The game received incredibly high praise upon release and even won some awards including Best British Game from the BAFTA’s as well as performer Melina Jüergens scooping every acting award going. Unfortunately, Hellblade was the victim of releasing in a year with incredibly tough competition, juggernauts like The Legend of Zelda: Breath of the Wild, Super Mario Odyssey and Horizon Zero Dawn, which all took over the conversation. But no one can deny the power of the narrative this game had and it’s unfortunate Hellblade wasn’t nominated for the top prize at either The Game Awards or the DICE awards.

Looking ahead, Hellblade is set to receive a sequel called Senua’s Saga: Hellblade 2. Not much is known about the game, but with the developer now a first party studio for Microsoft and a team over twice the size of the original, maybe the ambitions of the previous game will be achieved in the follow-up.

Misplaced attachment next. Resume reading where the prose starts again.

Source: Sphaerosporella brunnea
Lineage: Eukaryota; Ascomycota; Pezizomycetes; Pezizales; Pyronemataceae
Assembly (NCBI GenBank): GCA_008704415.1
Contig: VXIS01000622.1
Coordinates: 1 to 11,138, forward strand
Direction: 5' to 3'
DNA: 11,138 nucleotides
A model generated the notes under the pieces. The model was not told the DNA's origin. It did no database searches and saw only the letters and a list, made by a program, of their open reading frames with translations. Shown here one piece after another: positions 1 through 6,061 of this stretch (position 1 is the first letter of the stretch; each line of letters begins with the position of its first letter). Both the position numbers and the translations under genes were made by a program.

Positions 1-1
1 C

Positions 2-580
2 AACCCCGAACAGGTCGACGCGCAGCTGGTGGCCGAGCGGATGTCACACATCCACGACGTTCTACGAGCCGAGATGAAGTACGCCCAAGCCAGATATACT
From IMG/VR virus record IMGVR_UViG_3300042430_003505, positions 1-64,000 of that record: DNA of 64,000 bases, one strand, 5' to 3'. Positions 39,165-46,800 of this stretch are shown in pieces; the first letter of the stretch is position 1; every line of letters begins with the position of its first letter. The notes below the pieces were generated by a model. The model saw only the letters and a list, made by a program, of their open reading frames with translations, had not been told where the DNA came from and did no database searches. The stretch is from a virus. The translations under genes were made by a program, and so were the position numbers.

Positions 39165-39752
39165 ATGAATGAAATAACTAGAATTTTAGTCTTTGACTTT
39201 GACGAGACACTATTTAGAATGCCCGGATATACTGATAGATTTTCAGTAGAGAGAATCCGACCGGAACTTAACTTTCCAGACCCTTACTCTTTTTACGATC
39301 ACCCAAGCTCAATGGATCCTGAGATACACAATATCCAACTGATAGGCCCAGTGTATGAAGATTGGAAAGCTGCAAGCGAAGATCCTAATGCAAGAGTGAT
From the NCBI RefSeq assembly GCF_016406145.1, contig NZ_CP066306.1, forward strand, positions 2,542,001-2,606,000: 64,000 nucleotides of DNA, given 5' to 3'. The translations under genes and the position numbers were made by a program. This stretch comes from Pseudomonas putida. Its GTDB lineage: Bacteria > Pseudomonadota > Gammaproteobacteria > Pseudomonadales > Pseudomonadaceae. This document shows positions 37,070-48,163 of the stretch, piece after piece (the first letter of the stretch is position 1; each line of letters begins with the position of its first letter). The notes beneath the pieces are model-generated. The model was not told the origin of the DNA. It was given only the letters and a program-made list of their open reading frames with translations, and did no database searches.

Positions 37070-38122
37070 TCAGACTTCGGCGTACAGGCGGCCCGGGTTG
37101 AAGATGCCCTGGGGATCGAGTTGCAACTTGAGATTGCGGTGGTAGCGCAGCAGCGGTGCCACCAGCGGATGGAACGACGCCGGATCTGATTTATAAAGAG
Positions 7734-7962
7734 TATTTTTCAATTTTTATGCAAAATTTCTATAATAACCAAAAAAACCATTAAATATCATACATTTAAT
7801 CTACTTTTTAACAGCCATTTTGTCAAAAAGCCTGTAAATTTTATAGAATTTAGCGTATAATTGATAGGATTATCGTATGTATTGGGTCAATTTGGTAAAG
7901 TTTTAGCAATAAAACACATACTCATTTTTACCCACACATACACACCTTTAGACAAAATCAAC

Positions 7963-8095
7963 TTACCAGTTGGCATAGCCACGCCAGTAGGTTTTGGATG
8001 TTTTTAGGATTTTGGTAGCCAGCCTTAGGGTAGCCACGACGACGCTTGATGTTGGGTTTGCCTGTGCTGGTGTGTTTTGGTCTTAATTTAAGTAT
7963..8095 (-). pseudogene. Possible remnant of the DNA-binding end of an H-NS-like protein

9. The Chronicles of Riddick: Escape from Butcher Bay (2004)

See the source image

It is exceedingly rare for a videogame to be better than the film it’s based on, Chronicles of Riddick was one such game. A first-person stealth game set in Butcher Bay prison, a prison no one has escaped from. So of course, your main mission of the game is to escape. The game comprises of three increasingly secure areas, with the challenge growing in tandem.

Unlike other shooters of the era the HUD was massively stripped back, something modern shooters have emulated, but for the time this was a rare feature. Stealth gameplay like dragging bodies out of sight and using your bare hands to take down enemies are now standard in games like Hitman but started out life on games like Riddick.

The graphics were outstanding, bringing the game world to life, the Vin Diesel character model in particular looked uncanny, a rare feat for a game released 16 years ago. Small details like bullet holes glowing red upon first impact and darkening as they cool really helped to immerse the player in the environments.